— English River Church of the Brethren is hosting a performance of “Vang” on March 26, at 2 p.m. The church is located in South English, Iowa. The drama about recent immigrant farmers is a collaboration between Poet Laureate of Iowa Mary Swander, Pulitzer Prize winning photographer Dennis Chamberlin, and Kennedy Center award-winner Matt Foss, with a musical score by Michael Ching, past executive director of the Memphis opera, said an announcement from Northern Plains District. “Vang has been on tour since 2013 and has had performances throughout the U.S.  from farmers’ barns and church basements to the Federal Reserve Bank of Chicago, the Cambio de Colores Conference, Penn State University, and New York University.” The announcement noted that stories told in the play include those of a Hmong family who fled Communist Laos to a refugee camp in Thailand, a Sudanese man who was thrown into prison in Ethiopia for helping the Lost Boys, and a Mexican woman “who taught herself English by looking up the meaning of the profane words hurled at her at her first job in a meat packing plant,” among others. The production stars Rip Russell and Erin Mills, two well-known actors who reside in Iowa City. Admission at the door will be a free-will donation.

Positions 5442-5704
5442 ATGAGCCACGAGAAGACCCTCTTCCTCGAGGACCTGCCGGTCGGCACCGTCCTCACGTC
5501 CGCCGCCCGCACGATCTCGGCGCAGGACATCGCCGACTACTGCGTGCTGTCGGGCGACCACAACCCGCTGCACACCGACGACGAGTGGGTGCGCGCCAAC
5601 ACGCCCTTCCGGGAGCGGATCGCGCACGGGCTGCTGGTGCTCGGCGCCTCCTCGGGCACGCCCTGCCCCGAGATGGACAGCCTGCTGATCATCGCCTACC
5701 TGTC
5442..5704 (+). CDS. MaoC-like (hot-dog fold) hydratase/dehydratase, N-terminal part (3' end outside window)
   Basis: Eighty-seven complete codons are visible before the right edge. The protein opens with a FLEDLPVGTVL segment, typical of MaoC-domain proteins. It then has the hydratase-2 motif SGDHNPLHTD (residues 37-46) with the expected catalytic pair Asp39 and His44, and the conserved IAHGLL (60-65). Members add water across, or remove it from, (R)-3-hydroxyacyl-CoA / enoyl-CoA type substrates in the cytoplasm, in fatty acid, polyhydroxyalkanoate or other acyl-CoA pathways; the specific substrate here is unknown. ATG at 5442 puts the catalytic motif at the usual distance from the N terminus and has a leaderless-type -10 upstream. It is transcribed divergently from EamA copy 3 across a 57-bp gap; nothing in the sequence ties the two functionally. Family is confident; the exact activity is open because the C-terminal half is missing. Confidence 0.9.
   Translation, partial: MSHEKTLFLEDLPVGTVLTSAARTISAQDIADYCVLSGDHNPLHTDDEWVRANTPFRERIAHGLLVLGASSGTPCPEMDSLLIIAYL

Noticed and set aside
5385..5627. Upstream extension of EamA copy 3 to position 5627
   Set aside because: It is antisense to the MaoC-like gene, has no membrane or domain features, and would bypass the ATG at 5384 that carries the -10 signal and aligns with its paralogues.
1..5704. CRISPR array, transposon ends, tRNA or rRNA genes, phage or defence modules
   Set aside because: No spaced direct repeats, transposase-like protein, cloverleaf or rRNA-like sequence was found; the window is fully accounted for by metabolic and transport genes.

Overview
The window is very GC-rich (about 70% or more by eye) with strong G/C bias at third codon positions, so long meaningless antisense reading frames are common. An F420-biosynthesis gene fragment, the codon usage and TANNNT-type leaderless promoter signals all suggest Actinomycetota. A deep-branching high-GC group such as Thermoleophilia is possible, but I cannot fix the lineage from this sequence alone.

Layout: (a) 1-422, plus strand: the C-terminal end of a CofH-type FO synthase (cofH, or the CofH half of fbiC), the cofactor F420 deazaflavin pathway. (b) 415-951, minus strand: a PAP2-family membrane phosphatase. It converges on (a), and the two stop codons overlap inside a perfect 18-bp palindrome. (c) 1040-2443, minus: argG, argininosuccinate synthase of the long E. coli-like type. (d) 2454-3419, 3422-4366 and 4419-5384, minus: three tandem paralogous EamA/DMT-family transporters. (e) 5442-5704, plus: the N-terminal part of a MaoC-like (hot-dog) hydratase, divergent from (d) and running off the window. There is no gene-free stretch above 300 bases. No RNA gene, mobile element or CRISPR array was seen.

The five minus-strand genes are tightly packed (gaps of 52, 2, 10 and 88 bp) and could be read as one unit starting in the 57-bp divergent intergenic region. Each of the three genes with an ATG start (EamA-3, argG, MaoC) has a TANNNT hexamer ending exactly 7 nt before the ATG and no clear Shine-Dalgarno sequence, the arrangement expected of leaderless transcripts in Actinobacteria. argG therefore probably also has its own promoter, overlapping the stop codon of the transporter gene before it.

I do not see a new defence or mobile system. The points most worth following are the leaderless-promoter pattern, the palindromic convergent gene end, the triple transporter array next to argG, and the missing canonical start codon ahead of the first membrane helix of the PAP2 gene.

— Standing in the Gap, a Church of the Brethren campus ministry at Saginaw Valley State University in Michigan, is sending 21 students on a service trip to Haiti. The group will support l’Eglise des Freres Haitiens (Church of the Brethren in Haiti) with hurricane cleanup and will also work on projects for the Haitian church’s guesthouse and ministry center.

— Cabool (Mo.) Church of the Brethren hosted “Ground Hog Breakfast,” a community event sponsored by the Cabool Revitalization Group, on Jan. 28. The Missouri and Arkansas District newsletter reported that the event, which was held annually for many years and was initiated again for 2017, allows a church to designate a specific community mission project and that church receives all the profit for that project. More than $600 was raised for Boomerang Bags, the church’s weekend food program through Cabool Elementary School. In a bonus for the congregation, leftovers from the breakfast event allowed the Fellowship Committee to follow up with a Valentine Breakfast for the whole church on Feb. 12.